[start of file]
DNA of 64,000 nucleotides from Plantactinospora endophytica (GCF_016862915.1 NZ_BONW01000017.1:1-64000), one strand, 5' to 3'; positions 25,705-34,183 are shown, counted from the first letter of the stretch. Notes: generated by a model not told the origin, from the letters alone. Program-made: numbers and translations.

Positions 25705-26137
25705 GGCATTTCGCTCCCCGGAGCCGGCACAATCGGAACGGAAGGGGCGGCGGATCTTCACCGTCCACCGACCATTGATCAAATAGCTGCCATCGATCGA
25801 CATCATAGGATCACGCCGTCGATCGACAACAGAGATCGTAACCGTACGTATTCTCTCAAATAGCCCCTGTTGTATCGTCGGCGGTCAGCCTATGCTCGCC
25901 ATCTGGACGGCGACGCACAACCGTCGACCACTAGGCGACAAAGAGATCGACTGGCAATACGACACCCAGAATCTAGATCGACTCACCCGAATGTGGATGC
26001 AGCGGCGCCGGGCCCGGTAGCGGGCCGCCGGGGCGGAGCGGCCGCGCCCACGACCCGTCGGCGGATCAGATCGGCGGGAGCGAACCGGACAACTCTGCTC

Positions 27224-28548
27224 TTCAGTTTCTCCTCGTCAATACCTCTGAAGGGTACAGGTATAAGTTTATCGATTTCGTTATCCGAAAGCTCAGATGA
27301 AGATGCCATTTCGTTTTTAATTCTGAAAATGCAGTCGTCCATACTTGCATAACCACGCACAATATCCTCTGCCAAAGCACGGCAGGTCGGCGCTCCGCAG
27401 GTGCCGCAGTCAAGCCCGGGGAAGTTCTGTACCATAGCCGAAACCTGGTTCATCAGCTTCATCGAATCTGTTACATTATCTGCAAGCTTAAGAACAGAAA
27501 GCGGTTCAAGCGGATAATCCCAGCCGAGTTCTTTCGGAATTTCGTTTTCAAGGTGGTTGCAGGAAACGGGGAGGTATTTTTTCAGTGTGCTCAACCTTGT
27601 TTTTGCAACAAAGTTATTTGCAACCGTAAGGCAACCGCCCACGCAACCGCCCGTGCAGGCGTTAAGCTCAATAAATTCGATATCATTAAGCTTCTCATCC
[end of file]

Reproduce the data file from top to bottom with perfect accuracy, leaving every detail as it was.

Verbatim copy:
DNA of 64,000 nucleotides from Plantactinospora endophytica (GCF_016862915.1 NZ_BONW01000017.1:1-64000), one strand, 5' to 3'; positions 25,705-34,183 are shown, counted from the first letter of the stretch. Notes: generated by a model not told the origin, from the letters alone. Program-made: numbers and translations.

Positions 25705-26137
25705 GGCATTTCGCTCCCCGGAGCCGGCACAATCGGAACGGAAGGGGCGGCGGATCTTCACCGTCCACCGACCATTGATCAAATAGCTGCCATCGATCGA
25801 CATCATAGGATCACGCCGTCGATCGACAACAGAGATCGTAACCGTACGTATTCTCTCAAATAGCCCCTGTTGTATCGTCGGCGGTCAGCCTATGCTCGCC
25901 ATCTGGACGGCGACGCACAACCGTCGACCACTAGGCGACAAAGAGATCGACTGGCAATACGACACCCAGAATCTAGATCGACTCACCCGAATGTGGATGC
26001 AGCGGCGCCGGGCCCGGTAGCGGGCCGCCGGGGCGGAGCGGCCGCGCCCACGACCCGTCGGCGGATCAGATCGGCGGGAGCGAACCGGACAACTCTGCTC

Positions 27224-28548
27224 TTCAGTTTCTCCTCGTCAATACCTCTGAAGGGTACAGGTATAAGTTTATCGATTTCGTTATCCGAAAGCTCAGATGA
27301 AGATGCCATTTCGTTTTTAATTCTGAAAATGCAGTCGTCCATACTTGCATAACCACGCACAATATCCTCTGCCAAAGCACGGCAGGTCGGCGCTCCGCAG
27401 GTGCCGCAGTCAAGCCCGGGGAAGTTCTGTACCATAGCCGAAACCTGGTTCATCAGCTTCATCGAATCTGTTACATTATCTGCAAGCTTAAGAACAGAAA
27501 GCGGTTCAAGCGGATAATCCCAGCCGAGTTCTTTCGGAATTTCGTTTTCAAGGTGGTTGCAGGAAACGGGGAGGTATTTTTTCAGTGTGCTCAACCTTGT
27601 TTTTGCAACAAAGTTATTTGCAACCGTAAGGCAACCGCCCACGCAACCGCCCGTGCAGGCGTTAAGCTCAATAAATTCGATATCATTAAGCTTCTCATCC